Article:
Castlemaine Documentary Festival Director Claire Jager Talks About Building Communities Through Film and More in This Interview

The Castlemaine Documentary Festival (C-Doc) is now in its ninth year, and with the 2023 festival, Festival Director Claire Jager embarks on her fourth year. The festival has long been about bringing the Castlemaine community together through the art of filmmaking, reinforcing the idea of real stories, real issues, real characters, and real conversations. Due to COVID, the festival pushed into the online space, encouraging audiences from all across Australia to engage with films and with one another.  

Ahead of the 2023 festival run from June 16 to 18, Andrew caught up with Claire to talk about what goes into creating a festival like C-Doc, and how important that notion of community is for the festival. Additionally, with events like Sensilab and the new film experience in The Yurt, Claire talks about the need to be innovative and push the festival forward with ideas and programs that encourage journeys of the mind.

The 2023 festival is full of excellent films, from the stellar Trained to See, to the community focused and community enriching Equal the Contest. Additionally, there’s lighter fare with films like The Thief Collector and in the Yurt program, Mongolian Bling and Keep Stepping.

The Castlemaine Documentary Festival runs from June 16-18, and tickets are available right now for in person screenings, as well as online screenings for those attending remotely.

What is the process that goes into running a festival like Castlemaine?

Claire Jager: As a festival director my responsibility is to create the programme, and once the programme is set, that’s the springboard for everything else to kick into gear. We only screen over two days and three nights, so it’s a very tight programme. That’s the great pleasure of getting it done.

This year we’re introducing a second venue, which is a bit experimental, The Yurt. It’s a mobile home used by nomadic people for 1000s of years. This one doesn’t come from Mongolia it comes from Adelaide that a friend has built. It’s a beautiful structure. It 60 people comfortably, and it’s heated so it’s warm. It’s a very different kind of intimate atmosphere to be able to screen films in. It will be placed in a spot that’s only about a minutes’ walk from the Theatre Royal.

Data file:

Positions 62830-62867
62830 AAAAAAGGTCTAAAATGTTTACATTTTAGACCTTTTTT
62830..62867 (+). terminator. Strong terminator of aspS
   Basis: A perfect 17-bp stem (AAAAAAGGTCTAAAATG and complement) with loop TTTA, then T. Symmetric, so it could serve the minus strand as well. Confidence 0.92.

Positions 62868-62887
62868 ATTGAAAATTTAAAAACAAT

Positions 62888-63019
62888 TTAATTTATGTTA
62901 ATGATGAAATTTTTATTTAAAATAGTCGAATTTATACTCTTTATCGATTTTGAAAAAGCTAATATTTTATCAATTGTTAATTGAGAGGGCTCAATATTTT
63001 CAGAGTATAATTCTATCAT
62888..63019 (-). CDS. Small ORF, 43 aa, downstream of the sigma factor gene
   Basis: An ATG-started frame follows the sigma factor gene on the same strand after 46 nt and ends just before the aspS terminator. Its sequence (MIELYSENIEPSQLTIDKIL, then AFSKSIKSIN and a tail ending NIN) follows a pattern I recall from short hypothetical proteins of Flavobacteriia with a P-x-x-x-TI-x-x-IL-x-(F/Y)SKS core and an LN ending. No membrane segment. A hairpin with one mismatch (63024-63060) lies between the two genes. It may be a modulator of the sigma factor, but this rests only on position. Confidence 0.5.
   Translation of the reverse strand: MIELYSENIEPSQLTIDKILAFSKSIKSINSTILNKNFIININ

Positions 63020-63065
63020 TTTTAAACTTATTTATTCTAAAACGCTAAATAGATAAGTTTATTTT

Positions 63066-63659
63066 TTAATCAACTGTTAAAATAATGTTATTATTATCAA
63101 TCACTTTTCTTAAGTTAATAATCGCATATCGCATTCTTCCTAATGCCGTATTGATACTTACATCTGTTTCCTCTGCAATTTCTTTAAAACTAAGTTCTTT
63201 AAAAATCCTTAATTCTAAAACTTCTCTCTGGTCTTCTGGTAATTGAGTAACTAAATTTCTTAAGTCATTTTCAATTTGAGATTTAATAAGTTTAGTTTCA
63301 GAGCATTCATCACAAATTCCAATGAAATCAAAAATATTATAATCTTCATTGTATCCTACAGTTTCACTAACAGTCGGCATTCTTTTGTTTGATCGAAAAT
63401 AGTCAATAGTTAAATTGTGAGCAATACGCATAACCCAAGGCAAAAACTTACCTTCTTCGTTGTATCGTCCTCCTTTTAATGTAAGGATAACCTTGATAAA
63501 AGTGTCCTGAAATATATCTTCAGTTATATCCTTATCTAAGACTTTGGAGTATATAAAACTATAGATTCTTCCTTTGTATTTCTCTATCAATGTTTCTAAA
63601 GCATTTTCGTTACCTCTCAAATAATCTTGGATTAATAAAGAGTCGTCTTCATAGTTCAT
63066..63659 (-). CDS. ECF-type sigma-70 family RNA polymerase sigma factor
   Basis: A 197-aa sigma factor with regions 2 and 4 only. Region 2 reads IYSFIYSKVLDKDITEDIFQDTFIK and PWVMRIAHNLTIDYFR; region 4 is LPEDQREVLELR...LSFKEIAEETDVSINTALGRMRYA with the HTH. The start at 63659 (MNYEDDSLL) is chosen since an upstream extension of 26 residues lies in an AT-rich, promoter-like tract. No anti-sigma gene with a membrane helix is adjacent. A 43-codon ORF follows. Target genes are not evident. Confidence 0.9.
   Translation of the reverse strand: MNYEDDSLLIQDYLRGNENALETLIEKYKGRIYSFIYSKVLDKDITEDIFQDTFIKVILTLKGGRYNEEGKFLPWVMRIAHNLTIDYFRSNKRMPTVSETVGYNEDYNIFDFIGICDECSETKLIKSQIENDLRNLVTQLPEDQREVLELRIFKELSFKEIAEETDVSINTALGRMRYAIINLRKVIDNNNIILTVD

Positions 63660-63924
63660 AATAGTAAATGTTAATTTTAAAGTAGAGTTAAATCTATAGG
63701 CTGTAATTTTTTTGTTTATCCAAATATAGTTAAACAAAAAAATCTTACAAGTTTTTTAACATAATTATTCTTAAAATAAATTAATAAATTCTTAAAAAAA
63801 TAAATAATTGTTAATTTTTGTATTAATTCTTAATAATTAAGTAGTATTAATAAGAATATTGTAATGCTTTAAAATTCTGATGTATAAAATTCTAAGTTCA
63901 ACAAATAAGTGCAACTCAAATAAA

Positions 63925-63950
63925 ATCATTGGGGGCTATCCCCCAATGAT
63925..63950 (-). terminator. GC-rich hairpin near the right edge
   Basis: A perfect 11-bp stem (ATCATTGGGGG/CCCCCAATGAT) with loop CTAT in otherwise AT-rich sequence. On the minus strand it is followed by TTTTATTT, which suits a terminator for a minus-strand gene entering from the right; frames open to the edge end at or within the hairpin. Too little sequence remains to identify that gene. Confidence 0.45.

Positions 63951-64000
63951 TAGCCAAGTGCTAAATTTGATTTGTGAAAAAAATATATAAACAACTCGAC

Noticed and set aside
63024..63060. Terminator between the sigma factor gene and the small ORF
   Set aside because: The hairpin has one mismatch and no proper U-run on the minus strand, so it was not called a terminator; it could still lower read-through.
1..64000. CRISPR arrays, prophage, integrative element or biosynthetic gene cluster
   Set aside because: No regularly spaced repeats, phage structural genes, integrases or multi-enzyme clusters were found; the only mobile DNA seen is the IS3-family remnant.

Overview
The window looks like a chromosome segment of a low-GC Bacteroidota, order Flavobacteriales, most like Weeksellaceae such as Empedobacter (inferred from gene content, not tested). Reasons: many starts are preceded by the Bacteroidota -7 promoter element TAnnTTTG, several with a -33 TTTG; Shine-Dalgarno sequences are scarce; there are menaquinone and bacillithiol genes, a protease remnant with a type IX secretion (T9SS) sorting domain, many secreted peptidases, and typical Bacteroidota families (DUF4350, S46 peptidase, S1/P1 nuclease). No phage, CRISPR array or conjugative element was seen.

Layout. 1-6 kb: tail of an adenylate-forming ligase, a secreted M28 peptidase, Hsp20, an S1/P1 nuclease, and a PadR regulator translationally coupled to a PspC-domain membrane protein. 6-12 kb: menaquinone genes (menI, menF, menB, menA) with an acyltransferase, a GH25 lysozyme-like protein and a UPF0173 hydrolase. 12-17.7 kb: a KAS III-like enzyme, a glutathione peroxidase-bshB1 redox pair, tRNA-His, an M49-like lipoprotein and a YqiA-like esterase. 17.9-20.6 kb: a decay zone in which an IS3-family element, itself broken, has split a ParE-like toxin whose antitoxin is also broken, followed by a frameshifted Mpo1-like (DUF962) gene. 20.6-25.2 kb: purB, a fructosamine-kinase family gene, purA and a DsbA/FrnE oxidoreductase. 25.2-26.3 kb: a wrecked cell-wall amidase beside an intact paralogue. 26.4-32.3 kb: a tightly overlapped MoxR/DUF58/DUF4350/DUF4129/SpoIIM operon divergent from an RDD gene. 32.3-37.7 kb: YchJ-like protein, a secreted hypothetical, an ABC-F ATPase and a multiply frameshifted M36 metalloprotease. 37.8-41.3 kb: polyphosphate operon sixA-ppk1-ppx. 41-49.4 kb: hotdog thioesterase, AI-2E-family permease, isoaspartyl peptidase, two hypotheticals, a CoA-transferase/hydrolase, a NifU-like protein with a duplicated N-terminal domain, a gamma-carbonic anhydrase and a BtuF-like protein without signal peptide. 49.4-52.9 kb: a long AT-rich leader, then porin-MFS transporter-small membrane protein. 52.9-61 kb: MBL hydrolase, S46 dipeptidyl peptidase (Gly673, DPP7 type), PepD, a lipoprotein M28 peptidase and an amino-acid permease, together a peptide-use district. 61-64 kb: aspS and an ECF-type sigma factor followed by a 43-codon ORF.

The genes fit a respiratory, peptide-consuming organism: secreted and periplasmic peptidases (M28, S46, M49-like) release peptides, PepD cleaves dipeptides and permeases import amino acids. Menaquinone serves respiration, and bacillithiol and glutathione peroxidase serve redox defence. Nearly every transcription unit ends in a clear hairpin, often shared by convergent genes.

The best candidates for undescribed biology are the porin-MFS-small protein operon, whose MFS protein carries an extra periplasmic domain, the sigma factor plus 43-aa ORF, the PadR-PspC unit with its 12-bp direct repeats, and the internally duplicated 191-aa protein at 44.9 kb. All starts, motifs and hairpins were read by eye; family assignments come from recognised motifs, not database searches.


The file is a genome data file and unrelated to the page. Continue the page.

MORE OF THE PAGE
The programme doesn’t compete with the Theatre Royal, it’s a different kind of programme. It’s a mix of things that we think in the morning will entice family friendly audiences – a funny natural history film, Secrets in the Scat,and things like that across Saturday and Sunday morning, and then we move into youth films (Keep Stepping) and then some offbeat, experimental stuff in the afternoon and evening (Castlemaine Warriors, Terror Nullius)

I imagine one of the hard parts of being a festival programmer is deciding what gets to be part of the programme. What kind of criteria do you set as you’re reviewing films for inclusion?

CJ: Craft, excellence, beautifully told [stories]. It’s got to hold its length. There are always things that we miss out on because we come between Sydney and Melbourne [film festivals]. But, Trained to See, for instance, has an Australian premiere [at Castlemaine.] I found it a really interesting and intriguing film about three characters and what they went through [in WW2].

In a way, they’re the criteria. I try to be absolutely open and let myself get flooded. And then it starts to take shape. When you’re looking internationally, you’re looking very broadly, and then you’re looking for what is going to resonate for this community and this region. And that’s a mix. I looked for something that was about Afghanistan. I couldn’t find anything that was going to work. Then we got Watandar My Countryman, which was a perfect fit. The story touches on Afghanistan, but it’s not set there.